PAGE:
3 Easy Coconut Flour Pancakes Recipes

Looking for tasty low-carb breakfast recipes? Have you tried coconut flour pancakes? If not, now’s the time! 

Pancakes are such an excellent weekend breakfast treat! Coconut flour pancakes are soft and fluffy. They are fast and simple to prepare, and you’ll be able to create them with simply half a dozen ingredients. And it’s nice that coconut flour pancakes are not only gluten-free but also have more fiber and protein than your traditional pancake recipes.

These coconut flour pancakes are what breakfast dreams are made of. Although coconut flour pancakes do require very precise measurements, they’re still pretty straightforward to make.

You could prepare a big batch, then reheat it and have pancakes ready for breakfast the entire week. You could enjoy them with your favorite keto-friendly syrup or eat them plain. These coconut flour pancakes are especially great if your diet is gluten-free, paleo, or keto.

What Is Coconut Flour?

Made from the dried pulp of coconut, coconut flour could be cream-colored and much denser than typical flour. It does not replace one-for-one in typical recipes, giving it a small learning curve for brand-new users.

Is Coconut Flour Keto Friendly?

Coconut flour is flour that is made from dried coconut meat. It is low in carbohydrates, high in fiber, and a good source of protein. This means it is a perfect grain-free flour and suitable for the keto diet.

Gluten free concept - coconut flour, copy space
Photo by anaumenko from Depositphotos

Coconut is technically a fruit and not a nut, which means coconut flour is generally safe for people suffering from tree nut allergies. (Although, do check if you are cooking or baking for anyone with a nut allergy!)

Another great thing about coconut flour is that a little amount goes a long way. Low-carb baking ingredients are expensive, and coconut flour is one of the less pricey options available around.

Is Coconut Flour Paleo?

Coconut flour is becoming increasingly popular in Paleo recipes, although it is not as easy to use since it does not substitute other flours one-for-one like almond flour can. However, coconut flour comes with arguably more nutritional benefits, as we have seen before.

Coconut flour is ideal for the Paleo diet because it is hypoallergenic and also benefits the digestive system. While a Paleo lifestyle should still primarily revolve around vegetables and quality meats, coconut flour peas few luxurious treats that may preferably be missing.

Is Coconut Flour High In Fat?

Since it comes from coconut, this flour is naturally high in fats, with 14g on average per 100g, of which 12-16g is saturated fat. This varies between brands, with some listed as containing 65g of fat, of which 67g is saturated fat, per 100g. So, it is better to check the labels of the brands you are buying.

Gluten free coconut flour on table
Photo by belchonock from Depositphotos

The type of saturated fat present in coconut flour is called medium-chain triglyceride, which provides health benefits including supporting healthy cholesterol1, and anti-inflammatory benefits, and may play a part in helping to manage weight.

However, more research needs to be done in this area, and coconut-based products should still be consumed sparingly to keep overall fat intake within daily reference Intake.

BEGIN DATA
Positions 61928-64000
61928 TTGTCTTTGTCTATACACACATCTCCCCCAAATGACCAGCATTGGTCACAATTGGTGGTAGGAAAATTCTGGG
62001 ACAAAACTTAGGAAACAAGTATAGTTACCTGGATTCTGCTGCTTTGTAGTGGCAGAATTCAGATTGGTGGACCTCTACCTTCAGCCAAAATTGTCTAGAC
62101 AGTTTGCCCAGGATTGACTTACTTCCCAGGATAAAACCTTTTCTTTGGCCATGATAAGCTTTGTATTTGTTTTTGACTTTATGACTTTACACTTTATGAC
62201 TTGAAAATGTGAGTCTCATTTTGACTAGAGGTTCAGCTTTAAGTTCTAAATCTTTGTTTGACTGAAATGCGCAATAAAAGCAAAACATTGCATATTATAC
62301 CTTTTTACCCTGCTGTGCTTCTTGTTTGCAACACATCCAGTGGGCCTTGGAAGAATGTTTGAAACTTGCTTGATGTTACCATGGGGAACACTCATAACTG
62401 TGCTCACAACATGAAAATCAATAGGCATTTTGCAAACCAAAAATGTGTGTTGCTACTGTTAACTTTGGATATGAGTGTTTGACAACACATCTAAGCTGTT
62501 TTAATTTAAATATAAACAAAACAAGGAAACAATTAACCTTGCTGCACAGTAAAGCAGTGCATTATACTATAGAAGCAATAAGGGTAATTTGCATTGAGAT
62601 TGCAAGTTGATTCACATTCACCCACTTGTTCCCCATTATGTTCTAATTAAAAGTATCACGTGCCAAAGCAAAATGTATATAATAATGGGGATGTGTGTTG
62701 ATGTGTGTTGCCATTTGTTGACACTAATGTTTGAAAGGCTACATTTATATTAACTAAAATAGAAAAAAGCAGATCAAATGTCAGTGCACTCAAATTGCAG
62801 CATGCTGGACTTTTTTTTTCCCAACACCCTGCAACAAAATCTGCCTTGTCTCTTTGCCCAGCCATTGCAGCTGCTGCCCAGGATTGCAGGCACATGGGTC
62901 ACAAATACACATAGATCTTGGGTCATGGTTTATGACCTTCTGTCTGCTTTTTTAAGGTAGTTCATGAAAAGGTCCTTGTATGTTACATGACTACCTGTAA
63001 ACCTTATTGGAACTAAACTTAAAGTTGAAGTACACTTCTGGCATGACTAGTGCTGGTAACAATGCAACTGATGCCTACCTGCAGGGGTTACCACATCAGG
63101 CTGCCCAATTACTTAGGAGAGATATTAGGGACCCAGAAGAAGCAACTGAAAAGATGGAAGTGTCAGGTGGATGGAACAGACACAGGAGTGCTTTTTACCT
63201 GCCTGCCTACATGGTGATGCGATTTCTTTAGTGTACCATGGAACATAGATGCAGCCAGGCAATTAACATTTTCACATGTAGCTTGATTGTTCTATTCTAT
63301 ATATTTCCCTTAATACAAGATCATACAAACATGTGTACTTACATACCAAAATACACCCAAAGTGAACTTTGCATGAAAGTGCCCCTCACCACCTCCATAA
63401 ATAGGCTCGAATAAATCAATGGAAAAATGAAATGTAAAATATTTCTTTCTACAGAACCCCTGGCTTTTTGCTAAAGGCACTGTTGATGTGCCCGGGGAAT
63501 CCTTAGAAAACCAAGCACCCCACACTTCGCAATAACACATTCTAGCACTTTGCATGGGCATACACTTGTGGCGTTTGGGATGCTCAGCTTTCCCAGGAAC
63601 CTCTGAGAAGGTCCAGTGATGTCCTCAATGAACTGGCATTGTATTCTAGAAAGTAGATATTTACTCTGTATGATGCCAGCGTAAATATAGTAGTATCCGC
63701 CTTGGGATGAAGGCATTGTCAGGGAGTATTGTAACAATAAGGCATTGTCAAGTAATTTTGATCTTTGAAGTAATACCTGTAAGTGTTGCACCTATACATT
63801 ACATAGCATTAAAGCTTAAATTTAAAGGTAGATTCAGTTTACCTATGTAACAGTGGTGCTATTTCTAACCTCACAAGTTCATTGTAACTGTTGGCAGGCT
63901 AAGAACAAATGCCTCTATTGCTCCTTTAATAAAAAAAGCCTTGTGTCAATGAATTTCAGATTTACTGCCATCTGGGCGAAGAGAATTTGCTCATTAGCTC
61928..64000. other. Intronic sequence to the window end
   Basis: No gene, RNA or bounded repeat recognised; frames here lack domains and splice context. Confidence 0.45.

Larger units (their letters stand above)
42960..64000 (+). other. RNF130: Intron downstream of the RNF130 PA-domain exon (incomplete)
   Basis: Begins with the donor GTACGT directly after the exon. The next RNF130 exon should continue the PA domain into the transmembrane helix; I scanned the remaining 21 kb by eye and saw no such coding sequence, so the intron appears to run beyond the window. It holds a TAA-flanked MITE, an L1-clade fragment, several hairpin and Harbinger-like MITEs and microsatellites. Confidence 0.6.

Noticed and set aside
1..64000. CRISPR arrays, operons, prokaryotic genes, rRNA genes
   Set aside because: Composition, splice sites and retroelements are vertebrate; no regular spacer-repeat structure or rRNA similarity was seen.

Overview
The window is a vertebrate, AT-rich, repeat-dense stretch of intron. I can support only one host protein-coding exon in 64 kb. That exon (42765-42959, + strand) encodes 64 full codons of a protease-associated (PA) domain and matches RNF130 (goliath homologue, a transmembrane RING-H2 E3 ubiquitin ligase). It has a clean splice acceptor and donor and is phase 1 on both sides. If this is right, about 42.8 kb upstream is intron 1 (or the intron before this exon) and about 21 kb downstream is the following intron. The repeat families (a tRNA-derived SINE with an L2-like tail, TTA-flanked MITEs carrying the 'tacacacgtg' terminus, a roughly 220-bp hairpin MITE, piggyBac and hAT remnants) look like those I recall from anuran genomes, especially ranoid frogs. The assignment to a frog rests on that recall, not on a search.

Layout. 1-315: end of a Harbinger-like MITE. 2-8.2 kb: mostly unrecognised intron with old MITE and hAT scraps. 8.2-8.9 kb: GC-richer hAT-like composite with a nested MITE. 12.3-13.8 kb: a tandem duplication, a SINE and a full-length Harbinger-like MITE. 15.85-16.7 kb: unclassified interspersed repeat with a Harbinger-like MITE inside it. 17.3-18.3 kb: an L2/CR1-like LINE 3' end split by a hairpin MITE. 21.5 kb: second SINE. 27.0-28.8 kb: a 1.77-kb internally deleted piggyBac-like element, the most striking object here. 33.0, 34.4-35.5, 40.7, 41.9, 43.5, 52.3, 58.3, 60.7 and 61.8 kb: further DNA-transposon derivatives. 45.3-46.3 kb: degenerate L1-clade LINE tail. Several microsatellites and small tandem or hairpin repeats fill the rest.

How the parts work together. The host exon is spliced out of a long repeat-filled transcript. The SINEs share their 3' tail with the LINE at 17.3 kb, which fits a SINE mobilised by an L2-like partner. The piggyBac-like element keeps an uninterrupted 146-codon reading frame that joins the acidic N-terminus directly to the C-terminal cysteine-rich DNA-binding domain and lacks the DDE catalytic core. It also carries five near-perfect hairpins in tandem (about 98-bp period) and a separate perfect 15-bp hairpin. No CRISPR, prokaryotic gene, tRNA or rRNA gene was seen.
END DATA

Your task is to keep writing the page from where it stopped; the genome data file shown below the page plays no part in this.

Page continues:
Is Coconut Flour Healthy?

Coconut flour in bowl on dark wooden table
Photo by belchonock from Depositphotos

Yes, coconut flour is an incredible flour to cook and bake with since it has many benefits. 

Here are some health advantages of coconut flour:

  • Coconut flour is grain and gluten-free- This makes it a great flour to use in baking for people sensitive to wheat and other grains.
  • It is lower in carbohydrates- These coconut flour pancakes are much lower in carbohydrates than traditional pancakes made with wheat flour.
  • It is packed with nutrients- One of the best parts about coconut flour is that it naturally packs healthy fats while being gluten and grain-free. The extra nutrients make these coconut flour pancakes deliciously filling, and you will find that you will not have to use as much sweetener because of the natural sweetness in coconut flour.
  • It is high in fiber- Coconut flour is seen as a high-fiber food with up to 45g per 100g. Government guidelines recommend that we aim to have 30g of fiber a day, so 1 tablespoon of coconut flour provides 10% of recommended daily intake.

It is important to increase our fiber intake. Evidence suggests it is associated with a lower risk of heart disease, stroke, type 2 diabetes2, and bowel cancer. Increasing fiber in your diet can also help digestion and prevent constipation.

  • It is high in protein- Protein is essential in our diet as it plays a vital role in the growth and repair of the body. Coconut flour has a good content of protein with 18g per 100g. However, it is an incomplete protein, which means it contains only five of the eight essential amino acids that we need in our diet daily. ‘Essential’ means that we can only get these amino acids from food because the body cannot prepare them by itself.

The nutritional information for coconut flour is as follows:

  • Calories: 120
  • Carbohydrates: 18 grams
  • Sugar: 6 grams
  • Fiber: 10 grams
  • Protein: 6 grams
  • Fat: 4 grams
  • Iron: 20% of the daily value (DV)

What Is The Taste Of Coconut Flour?

Not surprisingly, the flavor of coconut flour is similar to dried unsweetened coconut. The flavor is not overwhelming in this pancake recipe, especially if you serve it with fruit or maple syrup on top, but still, you can taste a hint of coconut.

Coconut flour is a somewhat heavy flour, yet it is also fluffy. This is maybe due to the fragile nature of coconut flour. It is not quite as refined as general-purpose flour. Because coconut flour is crumbly, it is not the type you could use as a thickener in sauces. However, if you do not mind the graininess, you can use it as a thickener in sauces.

A Unique Low Carb Flour

The funny thing about coconut flour is that it behaves entirely differently from other low-carb flour. 

If you use too much of it, your product ends up dry. Too little, and it ends up crumbly. Coconut flour requires lots of eggs as compared to other flour. And you will need a lot less of it, between ⅓ to ½ the amount of almond flour, because it soaks up liquid.

To make it even more clear, coconut flour is the diva amongst keto flour!